Pakistan warns retaliation if India launches strike
The Pakistan Army has cautioned India against launching of any attack on its territory and vowed a "befitting" response, amid tensions between the two nuclear rivals over Kashmir.
The warning was issued in a meeting of military commanders, headed by the Army Chief Gen. Qamar Javed Bajwa, at the army headquarters, in the garrison city of Rawalpindi, said a statement issued by the public relations division of the army on Thursday.
Indian Army Chief Gen. Bipin Rawat on Monday had alleged that the "terror camps" India's Air Force had destroyed earlier this year in a cross-border attack in the Pakistani town of Balakot have been reactivated. Many analysts believed that the statement implied that India was preparing for another such strike across the borders.
"Pakistan Army is fully configured, prepared and determined to defend honor, dignity and territorial integrity of motherland at all cost. Kashmir is jugular vein of Pakistan and no compromise shall be made which denies right of self-determination to our brave Kashmiri brethren", the statement said, quoting the army chief.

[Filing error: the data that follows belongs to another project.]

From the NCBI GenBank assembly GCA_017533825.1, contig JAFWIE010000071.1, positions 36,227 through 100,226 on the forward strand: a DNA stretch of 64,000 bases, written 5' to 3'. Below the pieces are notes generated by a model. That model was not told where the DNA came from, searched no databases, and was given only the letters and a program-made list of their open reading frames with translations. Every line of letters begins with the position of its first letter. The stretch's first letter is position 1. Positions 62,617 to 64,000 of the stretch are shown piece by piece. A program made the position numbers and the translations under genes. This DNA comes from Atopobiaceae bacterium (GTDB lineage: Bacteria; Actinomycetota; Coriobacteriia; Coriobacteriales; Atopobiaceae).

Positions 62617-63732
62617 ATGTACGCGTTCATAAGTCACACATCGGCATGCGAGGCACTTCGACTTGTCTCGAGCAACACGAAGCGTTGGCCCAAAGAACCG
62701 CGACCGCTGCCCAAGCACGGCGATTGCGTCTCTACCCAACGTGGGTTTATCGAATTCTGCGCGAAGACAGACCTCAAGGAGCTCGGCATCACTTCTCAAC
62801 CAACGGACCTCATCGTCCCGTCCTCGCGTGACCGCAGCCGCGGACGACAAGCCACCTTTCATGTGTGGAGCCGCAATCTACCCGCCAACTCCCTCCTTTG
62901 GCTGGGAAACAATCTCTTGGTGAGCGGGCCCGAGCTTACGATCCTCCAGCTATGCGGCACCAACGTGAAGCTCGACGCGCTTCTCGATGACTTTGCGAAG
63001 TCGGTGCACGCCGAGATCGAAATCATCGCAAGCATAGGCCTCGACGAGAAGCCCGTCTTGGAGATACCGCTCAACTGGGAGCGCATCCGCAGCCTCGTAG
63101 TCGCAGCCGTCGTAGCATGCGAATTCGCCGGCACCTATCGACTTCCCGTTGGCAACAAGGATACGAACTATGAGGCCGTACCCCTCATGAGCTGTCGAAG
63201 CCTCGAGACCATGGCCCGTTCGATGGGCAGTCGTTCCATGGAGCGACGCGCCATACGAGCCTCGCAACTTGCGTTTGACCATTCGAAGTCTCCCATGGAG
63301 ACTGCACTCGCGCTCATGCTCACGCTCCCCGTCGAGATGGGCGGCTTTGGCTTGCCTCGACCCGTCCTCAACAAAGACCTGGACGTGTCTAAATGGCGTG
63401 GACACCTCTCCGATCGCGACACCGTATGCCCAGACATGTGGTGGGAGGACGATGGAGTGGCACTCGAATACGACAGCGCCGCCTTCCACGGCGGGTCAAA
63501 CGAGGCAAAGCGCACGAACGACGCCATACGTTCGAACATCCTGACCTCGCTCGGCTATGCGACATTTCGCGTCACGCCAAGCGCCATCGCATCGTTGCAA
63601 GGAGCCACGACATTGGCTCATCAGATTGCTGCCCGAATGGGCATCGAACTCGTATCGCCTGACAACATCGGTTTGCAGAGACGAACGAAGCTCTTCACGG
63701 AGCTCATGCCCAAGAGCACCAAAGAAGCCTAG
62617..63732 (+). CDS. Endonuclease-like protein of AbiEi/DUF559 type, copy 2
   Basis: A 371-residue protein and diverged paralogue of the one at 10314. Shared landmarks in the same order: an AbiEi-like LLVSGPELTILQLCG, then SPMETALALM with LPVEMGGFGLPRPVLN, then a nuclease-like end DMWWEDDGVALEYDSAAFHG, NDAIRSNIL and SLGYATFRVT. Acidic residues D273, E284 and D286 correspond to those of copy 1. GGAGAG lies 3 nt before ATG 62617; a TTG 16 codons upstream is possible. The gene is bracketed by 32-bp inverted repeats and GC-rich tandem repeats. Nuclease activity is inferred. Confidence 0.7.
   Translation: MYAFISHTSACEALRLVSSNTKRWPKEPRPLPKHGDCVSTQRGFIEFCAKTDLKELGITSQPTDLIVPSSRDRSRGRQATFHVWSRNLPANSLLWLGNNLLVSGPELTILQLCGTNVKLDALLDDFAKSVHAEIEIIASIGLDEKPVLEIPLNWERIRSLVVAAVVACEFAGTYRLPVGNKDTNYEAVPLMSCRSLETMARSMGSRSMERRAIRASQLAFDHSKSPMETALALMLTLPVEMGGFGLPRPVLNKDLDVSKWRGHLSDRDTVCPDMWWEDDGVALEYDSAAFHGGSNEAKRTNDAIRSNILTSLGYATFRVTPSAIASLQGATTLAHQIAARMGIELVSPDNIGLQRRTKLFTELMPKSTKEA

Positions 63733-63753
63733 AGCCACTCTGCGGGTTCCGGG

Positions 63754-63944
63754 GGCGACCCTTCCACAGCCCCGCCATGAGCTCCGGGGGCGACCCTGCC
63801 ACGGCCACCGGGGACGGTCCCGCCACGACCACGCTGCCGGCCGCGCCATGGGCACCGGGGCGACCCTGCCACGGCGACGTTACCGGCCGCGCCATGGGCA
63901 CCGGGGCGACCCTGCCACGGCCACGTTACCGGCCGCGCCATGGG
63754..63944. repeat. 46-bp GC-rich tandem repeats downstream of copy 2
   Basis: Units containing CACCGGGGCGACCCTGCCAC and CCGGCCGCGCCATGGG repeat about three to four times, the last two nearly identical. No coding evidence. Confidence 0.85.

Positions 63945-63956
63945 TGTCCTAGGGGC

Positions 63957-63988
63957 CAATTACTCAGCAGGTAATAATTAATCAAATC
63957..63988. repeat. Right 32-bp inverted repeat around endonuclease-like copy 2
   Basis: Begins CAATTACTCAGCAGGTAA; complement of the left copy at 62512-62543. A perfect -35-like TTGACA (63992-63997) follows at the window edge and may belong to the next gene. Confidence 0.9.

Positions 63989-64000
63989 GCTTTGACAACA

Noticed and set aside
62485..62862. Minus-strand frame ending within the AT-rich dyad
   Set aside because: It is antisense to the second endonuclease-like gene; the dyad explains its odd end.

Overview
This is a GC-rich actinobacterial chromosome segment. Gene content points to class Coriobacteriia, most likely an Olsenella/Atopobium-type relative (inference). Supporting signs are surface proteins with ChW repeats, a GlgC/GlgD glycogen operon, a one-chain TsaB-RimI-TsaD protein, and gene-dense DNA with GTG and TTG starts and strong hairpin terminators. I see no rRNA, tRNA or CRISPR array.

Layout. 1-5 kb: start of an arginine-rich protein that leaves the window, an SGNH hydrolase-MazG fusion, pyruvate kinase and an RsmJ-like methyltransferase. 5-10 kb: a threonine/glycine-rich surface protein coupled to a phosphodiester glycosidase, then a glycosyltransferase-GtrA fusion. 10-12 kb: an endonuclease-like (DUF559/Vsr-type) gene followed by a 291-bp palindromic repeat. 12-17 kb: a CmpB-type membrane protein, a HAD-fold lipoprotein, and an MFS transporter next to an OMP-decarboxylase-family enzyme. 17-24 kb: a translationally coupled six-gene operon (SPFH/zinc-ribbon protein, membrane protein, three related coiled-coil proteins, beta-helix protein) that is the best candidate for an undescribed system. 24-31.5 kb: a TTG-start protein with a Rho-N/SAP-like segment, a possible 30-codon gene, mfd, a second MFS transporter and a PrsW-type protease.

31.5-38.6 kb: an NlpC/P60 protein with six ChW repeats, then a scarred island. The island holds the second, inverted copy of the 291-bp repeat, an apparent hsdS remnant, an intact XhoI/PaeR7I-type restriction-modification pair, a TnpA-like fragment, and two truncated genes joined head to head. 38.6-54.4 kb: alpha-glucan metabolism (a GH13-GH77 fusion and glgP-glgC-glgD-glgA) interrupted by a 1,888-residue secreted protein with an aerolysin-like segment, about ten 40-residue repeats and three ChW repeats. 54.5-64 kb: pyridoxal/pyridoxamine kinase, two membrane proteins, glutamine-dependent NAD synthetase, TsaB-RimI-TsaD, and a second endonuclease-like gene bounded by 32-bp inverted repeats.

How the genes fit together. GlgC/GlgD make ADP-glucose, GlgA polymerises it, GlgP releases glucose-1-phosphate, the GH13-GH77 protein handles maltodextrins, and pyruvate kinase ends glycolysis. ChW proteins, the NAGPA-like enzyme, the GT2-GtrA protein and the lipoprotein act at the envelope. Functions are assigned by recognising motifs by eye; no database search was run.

The meeting acknowledged effective highlighting of Kashmir dispute at the UN General Assembly recently by Prime Minister Imran Khan.
Heightened tensions between the two arch rivals have further flared up in August, after India's scrapped the special status of the disputed Jammu and Kashmir region.
Since 1954 up until last month, the Indian constitution guaranteed Jammu and Kashmir a special status, under which it enacted its own laws. The constitutional provisions also protected the region's citizenship law, which prohibited outsiders from settling in and owning land in the territory.
The Indian-administered region is under a clampdown since Aug. 5, when the Indian government revoked its special status.
Hundreds of people, mostly political leaders, have been detained or arrested by authorities since the move.
Kashmiri leaders and residents fear the move is an attempt by India to change demography of the state, where some groups have been fighting the Indian rule, for either independence or unification with neighboring Pakistan.
India and Pakistan both hold Kashmir in parts and claim it in full. China also controls part of the contested region, but it is India and Pakistan, who have fought two wars over Kashmir.
According to several human rights groups, thousands of people have been killed in the conflict in the region since 1989.